Tiger Woods has become the first $US100 million ($A98.01 million) man on the PGA Tour.
Woods finished third on Monday in the Deutsche Bank Championship and made $US544,000 ($A533,150), pushing his career total to $US100,350,700 ($A98.35 million). Next on the list is Phil Mickelson, who finished fourth at the TPC Boston and has $US66,805,498 ($A65.47 million).
"The purse increase helps," Woods said after a final-round 66 left him two strokes behind winner Rory McIlroy in the second week of the four-tournament US Tour playoff.
"I won fewer tournaments than Sam Snead has, but obviously he was in a different era. It's just that we happened to time it up right and happened to play well when the purses really had a nice spike up."
Snead, the career leader with 82 PGA Tour victories, earned just $US620,126 ($A607,758) in a career that started in 1937. His biggest prize was $US28,000 ($A27,441) for a second-place finish in Milwaukee in 1968, and for most of his prime he played in tournaments with a total purse - that's all the payouts combined - of less than $US100,000 ($A98,005).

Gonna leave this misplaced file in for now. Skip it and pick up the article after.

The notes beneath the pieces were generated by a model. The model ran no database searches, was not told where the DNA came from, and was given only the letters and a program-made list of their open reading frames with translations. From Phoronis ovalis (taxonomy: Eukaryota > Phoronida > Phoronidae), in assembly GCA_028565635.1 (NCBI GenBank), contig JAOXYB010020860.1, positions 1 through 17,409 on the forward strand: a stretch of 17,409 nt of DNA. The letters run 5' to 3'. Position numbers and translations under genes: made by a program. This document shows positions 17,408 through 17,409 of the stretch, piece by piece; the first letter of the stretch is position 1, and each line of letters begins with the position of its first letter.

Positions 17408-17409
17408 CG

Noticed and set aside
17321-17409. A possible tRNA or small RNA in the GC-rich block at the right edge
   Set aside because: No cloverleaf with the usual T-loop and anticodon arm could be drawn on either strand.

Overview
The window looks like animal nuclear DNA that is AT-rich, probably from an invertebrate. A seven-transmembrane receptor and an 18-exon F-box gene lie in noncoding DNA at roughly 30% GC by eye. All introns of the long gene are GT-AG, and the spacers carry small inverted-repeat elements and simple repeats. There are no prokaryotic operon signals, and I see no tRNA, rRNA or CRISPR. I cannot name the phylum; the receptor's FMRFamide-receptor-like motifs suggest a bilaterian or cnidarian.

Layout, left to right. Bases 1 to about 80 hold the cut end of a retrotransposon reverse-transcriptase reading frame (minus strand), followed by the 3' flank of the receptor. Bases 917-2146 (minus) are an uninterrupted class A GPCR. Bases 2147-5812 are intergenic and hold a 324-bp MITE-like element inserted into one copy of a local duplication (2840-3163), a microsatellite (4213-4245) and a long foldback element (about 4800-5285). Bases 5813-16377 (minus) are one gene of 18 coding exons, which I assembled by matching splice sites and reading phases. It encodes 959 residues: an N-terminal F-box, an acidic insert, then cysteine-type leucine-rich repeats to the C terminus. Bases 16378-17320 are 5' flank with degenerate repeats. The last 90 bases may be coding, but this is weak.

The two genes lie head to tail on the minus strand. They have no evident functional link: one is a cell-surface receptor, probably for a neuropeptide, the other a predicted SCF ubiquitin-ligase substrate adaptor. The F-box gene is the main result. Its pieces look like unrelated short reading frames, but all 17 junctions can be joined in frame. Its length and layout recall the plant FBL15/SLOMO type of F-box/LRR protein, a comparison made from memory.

Woods has won 74 tournaments, second all-time, including 38 times with a first prize of $US1 million ($A980,056) or more. His winnings come out to an average of $US362,276.89 ($A355,051) for each of his 277 career starts.
But it's not just good timing: Prize money skyrocketed on the PGA Tour after Woods went pro and brought huge crowds and television audiences to the sport.
"It was nice to have a nice start to my career, and I won some majors early," he said. "I think we got some interest in the game of golf. A lot more youth, that's for sure."
This weekend's Deutsche Bank paid out $US8 million ($A7.84 million), including the $US1.44 million ($A1.41 million) that went to McIlroy for his third victory of the year.
By finishing strong - he was in the 60s in all four rounds - Woods remains in contention for the $US10 million ($A9.80 million) FedEx Cup bonus, which he has won twice. That money isn't even included in his official career earnings, nor is the hundreds of millions he has collected in endorsements.